You would be forgiven by thinking that all cabbages have to grow enormous or that they all taste the same. Once upon a time our kids thought that and you can blame it on the huge packets of seeds which mean you have to grow the same variety for years so that the seed isn’t wasted!
Enormous veggies have their place but you don’t need to be swamped. Take spring cabbages (and yes we have an offer this month). These can be close spaced – pop Wheelers Imperial in at 15cm apart for delicious spring greens which haven’t hearted. Pop in Durham Early at this spacing and then harvest alternate plants – this will give the remainder space to heart a little for a second crop. Copenhagen Market Early is a marvellous heirloom (dates back to 1909), cut these leaving a stump behind, slice a shallow X into that stump and you ought to enjoy a second crop of little cabbage greens.
And they don’t all taste the same, well they taste of cabbage but with subtle differences. The first being that smaller spring greens have a delightful sweetness to them. Then of course there are the extra differences you can add by the way you cook them up.
This is the recipe that we include with our Durham Early seeds: in a deep frying pan soften onions with some ginger in olive oil, add shredded cabbage and a slosh of dark beer (or Guinness), season, cover, reduce the heat and cook until the cabbage is tender. Enjoy the rest of the beer after dinner!
And what about carbonara cabbage: in a bowl mix 250ml single cream (or fat free fromage frais) with 50g grated parmesan & black pepper to season. Cook your shredded cabbage (steam or boil), meanwhile in a frying pan cook ham or bacon (add some chorizo for a kick) with some garlic. Add the parmesan mixture and cooked cabbage to the frying pan, toss everything together until well coated and return to the heat to warm through before serving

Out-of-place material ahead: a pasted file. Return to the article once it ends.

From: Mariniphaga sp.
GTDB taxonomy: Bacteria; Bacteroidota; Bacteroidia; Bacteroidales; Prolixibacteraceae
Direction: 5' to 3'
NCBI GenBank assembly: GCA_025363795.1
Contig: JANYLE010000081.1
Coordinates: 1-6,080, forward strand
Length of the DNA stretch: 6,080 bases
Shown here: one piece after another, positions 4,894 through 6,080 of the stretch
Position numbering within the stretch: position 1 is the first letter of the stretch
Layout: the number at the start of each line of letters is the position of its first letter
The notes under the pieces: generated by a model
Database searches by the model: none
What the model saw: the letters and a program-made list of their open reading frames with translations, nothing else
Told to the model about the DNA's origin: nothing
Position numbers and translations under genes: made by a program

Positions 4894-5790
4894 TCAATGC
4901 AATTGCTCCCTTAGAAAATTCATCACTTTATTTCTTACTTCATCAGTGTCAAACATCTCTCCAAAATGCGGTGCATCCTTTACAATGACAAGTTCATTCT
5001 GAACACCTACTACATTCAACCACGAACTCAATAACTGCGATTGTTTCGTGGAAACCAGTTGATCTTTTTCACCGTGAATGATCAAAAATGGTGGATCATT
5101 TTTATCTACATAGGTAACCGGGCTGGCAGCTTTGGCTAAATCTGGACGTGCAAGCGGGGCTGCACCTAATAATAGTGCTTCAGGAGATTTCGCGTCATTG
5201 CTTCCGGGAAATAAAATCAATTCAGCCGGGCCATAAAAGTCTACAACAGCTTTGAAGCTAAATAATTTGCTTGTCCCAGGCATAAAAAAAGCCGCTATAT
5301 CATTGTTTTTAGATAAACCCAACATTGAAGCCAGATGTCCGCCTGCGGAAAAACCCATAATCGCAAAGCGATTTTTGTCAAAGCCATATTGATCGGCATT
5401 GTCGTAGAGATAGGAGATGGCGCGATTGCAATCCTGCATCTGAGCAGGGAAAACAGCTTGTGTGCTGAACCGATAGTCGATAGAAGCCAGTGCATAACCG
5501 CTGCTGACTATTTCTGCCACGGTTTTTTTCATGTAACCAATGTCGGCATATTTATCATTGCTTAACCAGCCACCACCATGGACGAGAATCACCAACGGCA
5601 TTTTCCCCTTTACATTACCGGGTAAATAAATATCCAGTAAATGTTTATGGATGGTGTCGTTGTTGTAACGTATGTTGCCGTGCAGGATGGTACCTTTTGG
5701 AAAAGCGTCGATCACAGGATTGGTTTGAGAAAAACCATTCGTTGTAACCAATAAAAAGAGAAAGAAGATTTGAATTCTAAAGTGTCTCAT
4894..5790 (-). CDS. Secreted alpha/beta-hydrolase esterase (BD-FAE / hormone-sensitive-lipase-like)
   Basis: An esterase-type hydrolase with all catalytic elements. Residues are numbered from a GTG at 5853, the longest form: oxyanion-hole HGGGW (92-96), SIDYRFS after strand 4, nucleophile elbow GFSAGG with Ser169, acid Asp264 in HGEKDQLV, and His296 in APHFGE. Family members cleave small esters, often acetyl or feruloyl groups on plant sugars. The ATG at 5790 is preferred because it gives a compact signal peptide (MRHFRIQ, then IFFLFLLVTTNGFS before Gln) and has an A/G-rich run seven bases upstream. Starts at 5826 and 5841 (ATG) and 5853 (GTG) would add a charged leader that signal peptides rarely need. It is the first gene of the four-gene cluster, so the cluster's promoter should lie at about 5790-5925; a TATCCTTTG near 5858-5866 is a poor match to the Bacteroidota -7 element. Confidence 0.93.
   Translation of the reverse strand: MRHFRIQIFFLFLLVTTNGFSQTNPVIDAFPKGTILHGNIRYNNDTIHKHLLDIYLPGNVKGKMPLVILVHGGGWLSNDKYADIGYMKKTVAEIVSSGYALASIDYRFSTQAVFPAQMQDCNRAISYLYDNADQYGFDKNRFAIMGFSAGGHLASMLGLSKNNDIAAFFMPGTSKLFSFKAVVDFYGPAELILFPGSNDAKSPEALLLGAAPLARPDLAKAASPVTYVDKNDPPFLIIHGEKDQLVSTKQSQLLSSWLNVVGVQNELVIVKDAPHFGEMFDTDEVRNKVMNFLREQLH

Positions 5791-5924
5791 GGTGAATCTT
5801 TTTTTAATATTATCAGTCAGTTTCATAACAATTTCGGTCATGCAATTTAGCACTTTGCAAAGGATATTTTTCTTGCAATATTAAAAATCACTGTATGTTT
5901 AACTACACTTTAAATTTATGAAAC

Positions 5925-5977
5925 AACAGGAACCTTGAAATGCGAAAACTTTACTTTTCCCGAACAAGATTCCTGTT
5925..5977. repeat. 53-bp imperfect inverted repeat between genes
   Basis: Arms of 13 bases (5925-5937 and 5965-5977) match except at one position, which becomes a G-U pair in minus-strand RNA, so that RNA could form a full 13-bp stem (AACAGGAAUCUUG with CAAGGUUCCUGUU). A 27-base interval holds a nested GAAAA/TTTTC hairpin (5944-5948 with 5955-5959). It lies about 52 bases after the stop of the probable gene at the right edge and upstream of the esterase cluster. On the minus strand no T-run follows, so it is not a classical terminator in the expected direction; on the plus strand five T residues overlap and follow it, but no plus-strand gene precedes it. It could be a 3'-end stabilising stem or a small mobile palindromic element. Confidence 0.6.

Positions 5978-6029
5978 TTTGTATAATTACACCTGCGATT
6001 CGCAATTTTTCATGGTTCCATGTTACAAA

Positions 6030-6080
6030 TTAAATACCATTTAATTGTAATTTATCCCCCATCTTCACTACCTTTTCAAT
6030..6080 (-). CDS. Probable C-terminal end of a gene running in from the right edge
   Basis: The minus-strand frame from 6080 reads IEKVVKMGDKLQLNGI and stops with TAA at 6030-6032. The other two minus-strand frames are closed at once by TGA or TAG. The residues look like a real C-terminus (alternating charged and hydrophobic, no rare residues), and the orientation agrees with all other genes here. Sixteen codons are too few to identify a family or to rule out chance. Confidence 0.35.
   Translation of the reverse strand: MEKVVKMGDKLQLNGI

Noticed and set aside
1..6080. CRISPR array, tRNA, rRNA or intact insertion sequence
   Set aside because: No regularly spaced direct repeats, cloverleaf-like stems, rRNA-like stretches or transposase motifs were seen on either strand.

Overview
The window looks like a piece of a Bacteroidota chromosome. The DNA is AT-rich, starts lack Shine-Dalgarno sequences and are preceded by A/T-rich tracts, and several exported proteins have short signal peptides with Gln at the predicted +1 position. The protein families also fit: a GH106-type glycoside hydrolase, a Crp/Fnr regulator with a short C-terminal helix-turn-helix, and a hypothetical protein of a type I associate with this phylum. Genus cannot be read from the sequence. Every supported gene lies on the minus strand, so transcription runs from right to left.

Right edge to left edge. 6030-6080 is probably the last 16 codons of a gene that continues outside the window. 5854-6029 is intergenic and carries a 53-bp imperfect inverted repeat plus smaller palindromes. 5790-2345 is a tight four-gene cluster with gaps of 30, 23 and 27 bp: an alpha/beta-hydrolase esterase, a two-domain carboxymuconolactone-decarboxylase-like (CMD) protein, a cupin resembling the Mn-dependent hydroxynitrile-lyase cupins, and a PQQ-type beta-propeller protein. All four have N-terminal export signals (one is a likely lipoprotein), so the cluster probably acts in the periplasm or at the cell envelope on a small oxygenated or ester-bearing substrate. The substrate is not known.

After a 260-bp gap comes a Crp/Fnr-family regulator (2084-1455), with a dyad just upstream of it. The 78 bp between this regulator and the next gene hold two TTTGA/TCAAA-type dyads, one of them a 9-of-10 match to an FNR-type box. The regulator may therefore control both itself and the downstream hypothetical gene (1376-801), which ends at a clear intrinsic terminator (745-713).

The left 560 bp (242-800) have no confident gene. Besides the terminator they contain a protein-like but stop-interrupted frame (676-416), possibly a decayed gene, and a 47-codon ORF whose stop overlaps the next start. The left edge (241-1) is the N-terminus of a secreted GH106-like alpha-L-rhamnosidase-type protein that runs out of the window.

Glazed Chinese style cabbage is another tasty treat and cooks in one pan so easy on the washing up – put your shredded cabbage (you can use a red cabbage for this) chopped chillies, a large bit of ginger, 4 chopped garlic, 75ml rice wine winegar, 30ml soy, 50g sugar (or 25g sweetner) and a handful of chopped spring onions in a large pan with a lid, simmer for 25 minutes or so until the liquid has reduced. Keep cooking and stirring until the juices become really sticky and glaze the cabbage… serve hot or cold
For summer there is homemade coleslaw… almost infinite variations are possible… and you can use natural yogurt &/or crème fraiche instead of mayonnaise to keep it as a lighter option and the basic mix is then cabbage, carrots and onion (or spring onions) with a bit of mustard. You can pep up the flavour with some orange juice and perhaps a bit of mint. You could also incorporate grated celeriac and shredded Pak Choi in place of the cabbage and use parley and coriander for flavouring with a touch of lime juice
And if you cannot wait until spring for your spring cabbages you might get your first cut from Copenhagen Market Early by Christmas!